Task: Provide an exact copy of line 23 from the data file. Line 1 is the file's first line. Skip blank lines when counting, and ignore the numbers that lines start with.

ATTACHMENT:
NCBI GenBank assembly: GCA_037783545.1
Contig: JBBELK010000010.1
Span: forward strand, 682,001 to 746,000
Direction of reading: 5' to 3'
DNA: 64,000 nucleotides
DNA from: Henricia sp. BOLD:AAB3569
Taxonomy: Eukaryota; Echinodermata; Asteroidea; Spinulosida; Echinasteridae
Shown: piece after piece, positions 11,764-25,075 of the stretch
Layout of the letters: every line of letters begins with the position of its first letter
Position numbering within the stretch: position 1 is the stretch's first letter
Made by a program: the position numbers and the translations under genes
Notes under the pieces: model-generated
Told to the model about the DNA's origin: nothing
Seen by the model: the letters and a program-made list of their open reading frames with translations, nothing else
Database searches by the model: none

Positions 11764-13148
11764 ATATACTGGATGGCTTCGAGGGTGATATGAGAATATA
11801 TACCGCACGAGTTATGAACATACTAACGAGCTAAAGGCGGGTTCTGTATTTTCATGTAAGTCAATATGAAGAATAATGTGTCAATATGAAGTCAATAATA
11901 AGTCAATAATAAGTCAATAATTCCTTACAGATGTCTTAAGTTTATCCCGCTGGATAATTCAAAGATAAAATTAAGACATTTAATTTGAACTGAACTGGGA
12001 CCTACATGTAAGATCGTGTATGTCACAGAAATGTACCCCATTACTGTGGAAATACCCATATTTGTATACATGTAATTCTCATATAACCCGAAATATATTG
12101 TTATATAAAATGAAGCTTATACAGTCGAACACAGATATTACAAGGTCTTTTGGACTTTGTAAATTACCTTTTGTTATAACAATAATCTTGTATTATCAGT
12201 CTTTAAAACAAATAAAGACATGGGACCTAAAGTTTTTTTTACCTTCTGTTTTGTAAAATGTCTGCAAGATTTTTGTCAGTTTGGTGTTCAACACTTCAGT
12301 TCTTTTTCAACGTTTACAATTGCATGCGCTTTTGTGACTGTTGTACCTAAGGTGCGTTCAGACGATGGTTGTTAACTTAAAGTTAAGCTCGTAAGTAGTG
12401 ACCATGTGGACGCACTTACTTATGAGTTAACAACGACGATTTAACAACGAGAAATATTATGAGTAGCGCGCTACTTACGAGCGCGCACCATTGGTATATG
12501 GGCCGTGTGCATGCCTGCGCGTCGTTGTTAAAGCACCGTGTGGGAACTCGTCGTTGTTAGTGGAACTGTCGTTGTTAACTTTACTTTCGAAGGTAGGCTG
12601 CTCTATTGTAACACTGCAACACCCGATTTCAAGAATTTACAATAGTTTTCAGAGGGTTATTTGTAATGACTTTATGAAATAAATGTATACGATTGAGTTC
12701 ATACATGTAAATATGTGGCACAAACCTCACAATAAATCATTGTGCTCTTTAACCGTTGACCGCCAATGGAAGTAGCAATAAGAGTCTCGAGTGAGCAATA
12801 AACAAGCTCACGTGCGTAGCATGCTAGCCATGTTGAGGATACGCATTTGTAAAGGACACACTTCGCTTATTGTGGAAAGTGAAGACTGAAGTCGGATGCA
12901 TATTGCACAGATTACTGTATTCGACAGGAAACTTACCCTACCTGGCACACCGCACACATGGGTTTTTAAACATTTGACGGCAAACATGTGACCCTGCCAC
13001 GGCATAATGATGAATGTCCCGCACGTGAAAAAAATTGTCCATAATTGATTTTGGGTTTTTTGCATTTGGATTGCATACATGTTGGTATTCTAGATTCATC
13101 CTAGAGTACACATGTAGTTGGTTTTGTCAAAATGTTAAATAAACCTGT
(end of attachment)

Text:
12301 TCTTTTTCAACGTTTACAATTGCATGCGCTTTTGTGACTGTTGTACCTAAGGTGCGTTCAGACGATGGTTGTTAACTTAAAGTTAAGCTCGTAAGTAGTG